Guest blog by Gavin Ward
While I had heard much of the Connectegrity brand and had even managed to pronounce it properly without assistance, I wasn’t entirely clear on its business model. It wasn’t until that meeting that I learned that Connectegrity was actually a start-up and that there was to be a launch of a new social media product specially designed for professionals to be able to focus on information and conversation on social media that is relevant to them, without the irrelevant noise.
Given that I use various social media tools for my own blawging and, indeed, my work as a Search and Social Media Manager, I was immediately interested. I thought that Connectegrity’s business model is bound to succeed – because of the growing influence of social media on Google’s and Bing’s search rankings, which, to some degree, influences the number of enquiries to a professional organisation through the web.
An Evolution in Search
Google and Bing have always had a challenging time trying to weed out irrelevant websites from search results. Previously, search engines worked by giving enormous value to websites with many links pointing back to them regardless of their content. One comical example of this was when George W Bush was subjected to a “link bombing” campaign, when many people directed the words “failure” or “miserable failure” back to his official webpage, despite the page having no relation to such a statement. The former president then ranked very highly for the word “failure”. The search engines have managed to get around concepts like this, e.g. by sharpening up link relevancy.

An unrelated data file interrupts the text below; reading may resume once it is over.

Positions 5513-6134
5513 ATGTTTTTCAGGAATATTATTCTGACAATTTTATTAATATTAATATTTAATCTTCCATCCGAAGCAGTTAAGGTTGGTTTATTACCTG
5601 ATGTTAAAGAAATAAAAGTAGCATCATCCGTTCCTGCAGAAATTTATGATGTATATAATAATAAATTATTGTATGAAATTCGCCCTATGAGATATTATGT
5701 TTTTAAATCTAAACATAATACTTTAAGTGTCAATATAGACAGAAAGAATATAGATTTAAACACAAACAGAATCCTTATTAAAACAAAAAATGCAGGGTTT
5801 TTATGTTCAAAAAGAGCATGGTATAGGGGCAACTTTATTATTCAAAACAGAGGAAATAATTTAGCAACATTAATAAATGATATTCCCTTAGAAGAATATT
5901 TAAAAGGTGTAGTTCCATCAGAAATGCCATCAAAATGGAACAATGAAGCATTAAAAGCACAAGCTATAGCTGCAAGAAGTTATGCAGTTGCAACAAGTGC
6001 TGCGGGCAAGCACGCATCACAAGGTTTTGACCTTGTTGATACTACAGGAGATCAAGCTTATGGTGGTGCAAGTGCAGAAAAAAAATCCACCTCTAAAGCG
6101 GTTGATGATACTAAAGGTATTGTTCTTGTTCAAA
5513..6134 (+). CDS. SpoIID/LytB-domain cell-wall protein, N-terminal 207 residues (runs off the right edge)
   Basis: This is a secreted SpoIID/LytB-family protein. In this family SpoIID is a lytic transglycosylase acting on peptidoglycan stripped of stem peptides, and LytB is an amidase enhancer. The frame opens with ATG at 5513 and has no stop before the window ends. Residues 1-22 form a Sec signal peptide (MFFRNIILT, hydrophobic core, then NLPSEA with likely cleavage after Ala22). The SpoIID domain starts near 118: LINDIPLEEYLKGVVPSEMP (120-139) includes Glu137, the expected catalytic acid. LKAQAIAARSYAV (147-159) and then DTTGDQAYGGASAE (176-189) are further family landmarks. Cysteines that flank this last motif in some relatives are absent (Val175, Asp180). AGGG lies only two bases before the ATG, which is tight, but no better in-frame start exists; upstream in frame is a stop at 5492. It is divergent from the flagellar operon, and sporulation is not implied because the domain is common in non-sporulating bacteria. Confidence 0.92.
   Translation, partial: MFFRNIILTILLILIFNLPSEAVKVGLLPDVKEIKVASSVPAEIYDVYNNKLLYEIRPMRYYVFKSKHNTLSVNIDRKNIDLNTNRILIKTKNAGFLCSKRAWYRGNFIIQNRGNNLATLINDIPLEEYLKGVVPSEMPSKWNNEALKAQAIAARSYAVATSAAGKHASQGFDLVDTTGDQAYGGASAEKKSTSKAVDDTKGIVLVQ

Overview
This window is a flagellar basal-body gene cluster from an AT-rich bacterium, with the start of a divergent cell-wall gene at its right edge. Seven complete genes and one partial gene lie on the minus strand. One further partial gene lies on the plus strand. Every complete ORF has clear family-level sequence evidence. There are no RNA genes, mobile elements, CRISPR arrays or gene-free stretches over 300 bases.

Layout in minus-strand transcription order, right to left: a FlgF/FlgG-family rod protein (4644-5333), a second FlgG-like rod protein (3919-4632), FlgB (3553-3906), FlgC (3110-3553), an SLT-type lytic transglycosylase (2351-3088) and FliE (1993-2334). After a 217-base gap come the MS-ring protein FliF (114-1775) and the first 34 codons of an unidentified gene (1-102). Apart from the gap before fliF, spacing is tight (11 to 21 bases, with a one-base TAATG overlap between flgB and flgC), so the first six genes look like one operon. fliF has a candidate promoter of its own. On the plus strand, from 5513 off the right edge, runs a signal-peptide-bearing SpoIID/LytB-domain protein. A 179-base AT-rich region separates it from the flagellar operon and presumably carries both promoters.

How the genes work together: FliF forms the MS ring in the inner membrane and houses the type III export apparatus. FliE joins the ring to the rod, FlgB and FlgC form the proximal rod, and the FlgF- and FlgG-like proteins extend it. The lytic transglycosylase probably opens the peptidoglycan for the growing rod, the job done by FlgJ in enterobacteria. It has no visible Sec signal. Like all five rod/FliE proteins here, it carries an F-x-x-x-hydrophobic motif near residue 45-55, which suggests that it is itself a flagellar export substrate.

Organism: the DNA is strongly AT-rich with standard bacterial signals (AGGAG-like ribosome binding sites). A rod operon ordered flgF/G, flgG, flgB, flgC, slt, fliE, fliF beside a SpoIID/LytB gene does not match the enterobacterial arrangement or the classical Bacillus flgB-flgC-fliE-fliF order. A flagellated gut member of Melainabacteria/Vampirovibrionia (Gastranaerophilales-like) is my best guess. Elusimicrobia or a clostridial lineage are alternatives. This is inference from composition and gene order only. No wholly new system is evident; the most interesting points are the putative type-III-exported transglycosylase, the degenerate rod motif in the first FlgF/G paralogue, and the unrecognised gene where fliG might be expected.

Now, following many further changes to their algorithms, the major search engines have started to give growing importance to links shared on social networks.
The Effect of Social Signals on Search Rankings
It is, therefore, useful to question, first, precisely which social signals are relevant for search rankings and, second, how much weight those signals carry.
Those two questions are the focus of leading SEO company, SEOMoz, in their recent blog post Facebook + Twitter’s Influence on Google’s Search Rankings.
SEOMoz concluded that, while almost one year ago, the biggest influencers were exact match .com domain names and number of linking root domains to the page in question, the leading influencer now appears to be shares of a URL on Facebook in addition to traditional backlinks, with shares of URLs through Twitter also being recognised, albeit with slightly less significance at present.
In light of these findings, it is clear that start-ups like Connectegrity, with state-of-the-art social media technology, will be able to add a great deal of value to professional organisations. At the same time, it will be interesting to see just how much value Google can foster from its continued foray into social search.